The Scream by Edvard Munch
Soft Enamel Magnet
Backer card (90 x 52 mm)
Transparent bag with hole
About The Scream
One of the most iconic images of western art, The Scream was created by Norwegian artist Edvard Munch in 1893. The agonized face in the painting has become a symbol of anxiety of the human condition.
There are four versions of this work (two in paint and two in pastels). The two painted versions have been stolen, only to be recovered later on.
In his diary, Munch wrote:
“One evening I was walking along a path, the city was on one side and the fjord below. I felt tired and ill. I stopped and looked out over the fjord—the sun was setting, and the clouds turning blood red. I sensed a scream passing through nature; it seemed to me that I heard the scream. I painted this picture, painted the clouds as actual blood. The color shrieked. This became The Scream.”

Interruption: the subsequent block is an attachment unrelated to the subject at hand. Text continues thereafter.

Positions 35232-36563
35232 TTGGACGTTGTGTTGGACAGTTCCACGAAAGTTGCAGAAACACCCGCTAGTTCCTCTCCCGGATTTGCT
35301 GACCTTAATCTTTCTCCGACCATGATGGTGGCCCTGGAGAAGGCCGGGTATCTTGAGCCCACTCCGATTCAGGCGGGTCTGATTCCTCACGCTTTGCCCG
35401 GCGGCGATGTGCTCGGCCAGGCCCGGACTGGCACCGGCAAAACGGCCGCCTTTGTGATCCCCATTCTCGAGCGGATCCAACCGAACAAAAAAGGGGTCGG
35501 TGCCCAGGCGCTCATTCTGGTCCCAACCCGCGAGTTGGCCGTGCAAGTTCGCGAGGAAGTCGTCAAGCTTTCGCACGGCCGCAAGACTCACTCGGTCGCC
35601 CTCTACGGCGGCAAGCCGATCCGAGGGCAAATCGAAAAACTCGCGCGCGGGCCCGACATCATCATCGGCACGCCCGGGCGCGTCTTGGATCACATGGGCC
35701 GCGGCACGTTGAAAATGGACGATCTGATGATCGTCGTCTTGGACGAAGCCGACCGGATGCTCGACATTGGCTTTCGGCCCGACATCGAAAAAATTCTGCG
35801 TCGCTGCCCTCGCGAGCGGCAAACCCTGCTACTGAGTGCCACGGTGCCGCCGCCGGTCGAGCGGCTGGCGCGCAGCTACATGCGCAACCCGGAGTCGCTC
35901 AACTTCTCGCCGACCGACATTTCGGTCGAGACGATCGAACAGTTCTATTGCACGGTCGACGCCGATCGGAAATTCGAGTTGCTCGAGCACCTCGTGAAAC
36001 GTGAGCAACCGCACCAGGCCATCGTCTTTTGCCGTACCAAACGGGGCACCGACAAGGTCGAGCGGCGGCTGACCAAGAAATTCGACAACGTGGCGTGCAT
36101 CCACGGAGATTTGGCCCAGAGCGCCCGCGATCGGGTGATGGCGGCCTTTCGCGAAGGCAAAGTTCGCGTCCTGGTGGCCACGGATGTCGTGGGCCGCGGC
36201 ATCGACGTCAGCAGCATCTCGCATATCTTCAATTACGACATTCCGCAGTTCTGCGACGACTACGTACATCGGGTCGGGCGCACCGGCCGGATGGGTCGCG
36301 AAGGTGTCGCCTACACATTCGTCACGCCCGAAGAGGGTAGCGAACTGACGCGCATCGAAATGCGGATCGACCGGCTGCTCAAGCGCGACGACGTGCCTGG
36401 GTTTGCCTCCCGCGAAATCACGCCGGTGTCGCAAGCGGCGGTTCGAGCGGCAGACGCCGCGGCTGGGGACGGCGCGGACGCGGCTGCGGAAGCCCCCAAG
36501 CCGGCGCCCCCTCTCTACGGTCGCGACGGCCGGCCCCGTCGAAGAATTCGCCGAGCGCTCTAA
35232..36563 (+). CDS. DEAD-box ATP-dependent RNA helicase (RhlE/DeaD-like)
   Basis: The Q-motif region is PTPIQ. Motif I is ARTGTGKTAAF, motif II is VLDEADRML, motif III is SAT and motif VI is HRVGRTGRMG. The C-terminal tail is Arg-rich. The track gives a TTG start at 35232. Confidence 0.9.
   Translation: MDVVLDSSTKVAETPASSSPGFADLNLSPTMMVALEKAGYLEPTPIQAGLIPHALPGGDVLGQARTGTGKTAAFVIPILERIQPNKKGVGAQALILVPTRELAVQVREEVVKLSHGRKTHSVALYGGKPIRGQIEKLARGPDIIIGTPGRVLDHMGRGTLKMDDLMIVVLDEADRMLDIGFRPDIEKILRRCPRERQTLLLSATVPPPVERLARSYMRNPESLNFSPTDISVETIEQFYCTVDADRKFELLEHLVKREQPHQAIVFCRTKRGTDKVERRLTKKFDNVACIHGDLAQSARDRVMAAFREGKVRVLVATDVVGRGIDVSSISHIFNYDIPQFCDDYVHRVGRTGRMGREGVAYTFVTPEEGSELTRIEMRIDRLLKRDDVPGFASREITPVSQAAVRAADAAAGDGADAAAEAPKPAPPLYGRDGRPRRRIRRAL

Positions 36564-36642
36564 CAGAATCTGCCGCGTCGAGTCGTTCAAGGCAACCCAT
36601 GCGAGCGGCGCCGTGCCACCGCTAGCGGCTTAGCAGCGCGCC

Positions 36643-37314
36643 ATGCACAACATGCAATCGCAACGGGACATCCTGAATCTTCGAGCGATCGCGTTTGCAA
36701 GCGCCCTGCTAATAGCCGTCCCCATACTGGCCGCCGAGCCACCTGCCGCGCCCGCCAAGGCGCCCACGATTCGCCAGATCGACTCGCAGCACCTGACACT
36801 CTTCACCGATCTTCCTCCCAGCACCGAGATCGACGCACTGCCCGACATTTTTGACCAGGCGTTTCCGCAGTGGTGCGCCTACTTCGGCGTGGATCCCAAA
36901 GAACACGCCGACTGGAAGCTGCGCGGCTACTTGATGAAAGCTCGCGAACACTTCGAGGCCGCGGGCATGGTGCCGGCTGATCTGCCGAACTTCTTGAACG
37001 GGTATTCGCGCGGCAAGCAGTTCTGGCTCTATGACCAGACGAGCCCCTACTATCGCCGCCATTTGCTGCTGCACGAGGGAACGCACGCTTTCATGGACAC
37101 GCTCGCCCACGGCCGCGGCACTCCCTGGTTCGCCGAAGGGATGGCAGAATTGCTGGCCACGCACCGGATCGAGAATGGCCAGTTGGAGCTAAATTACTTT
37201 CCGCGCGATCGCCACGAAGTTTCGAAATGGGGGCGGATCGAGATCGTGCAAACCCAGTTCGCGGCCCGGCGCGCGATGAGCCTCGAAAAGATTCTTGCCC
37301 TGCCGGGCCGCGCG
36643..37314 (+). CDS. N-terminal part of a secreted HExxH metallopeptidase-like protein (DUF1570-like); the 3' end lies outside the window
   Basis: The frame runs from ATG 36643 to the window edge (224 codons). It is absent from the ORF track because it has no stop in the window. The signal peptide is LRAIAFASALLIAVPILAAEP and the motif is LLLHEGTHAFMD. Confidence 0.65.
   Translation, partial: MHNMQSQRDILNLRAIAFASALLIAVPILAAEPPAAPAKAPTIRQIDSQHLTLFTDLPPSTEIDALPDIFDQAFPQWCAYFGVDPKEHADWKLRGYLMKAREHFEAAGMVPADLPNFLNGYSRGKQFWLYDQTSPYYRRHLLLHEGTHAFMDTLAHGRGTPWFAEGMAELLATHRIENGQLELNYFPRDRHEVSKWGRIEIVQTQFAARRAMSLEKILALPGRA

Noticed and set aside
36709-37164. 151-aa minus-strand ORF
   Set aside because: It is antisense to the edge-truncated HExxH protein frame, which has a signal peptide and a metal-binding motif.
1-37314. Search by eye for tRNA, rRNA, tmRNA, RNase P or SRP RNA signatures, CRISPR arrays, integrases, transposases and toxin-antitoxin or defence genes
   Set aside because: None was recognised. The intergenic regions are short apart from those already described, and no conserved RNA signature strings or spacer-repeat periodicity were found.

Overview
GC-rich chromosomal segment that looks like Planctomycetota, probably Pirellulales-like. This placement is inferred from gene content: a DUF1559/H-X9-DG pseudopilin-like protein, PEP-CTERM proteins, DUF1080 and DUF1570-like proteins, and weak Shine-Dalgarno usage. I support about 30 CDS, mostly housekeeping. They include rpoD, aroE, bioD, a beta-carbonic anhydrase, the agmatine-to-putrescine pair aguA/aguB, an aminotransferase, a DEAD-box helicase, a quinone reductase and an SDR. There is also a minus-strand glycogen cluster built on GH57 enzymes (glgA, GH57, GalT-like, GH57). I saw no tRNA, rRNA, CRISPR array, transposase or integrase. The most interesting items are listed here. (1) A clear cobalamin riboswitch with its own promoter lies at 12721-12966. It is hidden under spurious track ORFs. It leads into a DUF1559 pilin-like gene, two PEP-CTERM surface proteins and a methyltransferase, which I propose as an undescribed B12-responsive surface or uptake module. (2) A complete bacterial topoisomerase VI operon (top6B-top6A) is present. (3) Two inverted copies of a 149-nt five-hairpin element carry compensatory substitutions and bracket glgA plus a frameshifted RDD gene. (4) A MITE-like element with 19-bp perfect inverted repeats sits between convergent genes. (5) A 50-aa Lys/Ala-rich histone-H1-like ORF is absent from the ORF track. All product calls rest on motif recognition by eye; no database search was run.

About Edvard Munch
Edvard Munch (born December 12, 1863, Löten, Norway—died January 23, 1944, Ekely, near Oslo) was a Norwegian painter and printmaker whose intensely evocative treatment of psychological themes built upon some of the main tenets of late 19th-century Symbolism and greatly influenced German Expressionism in the early 20th century. His painting The Scream (1893), can be seen as a symbol of modern spiritual anguish.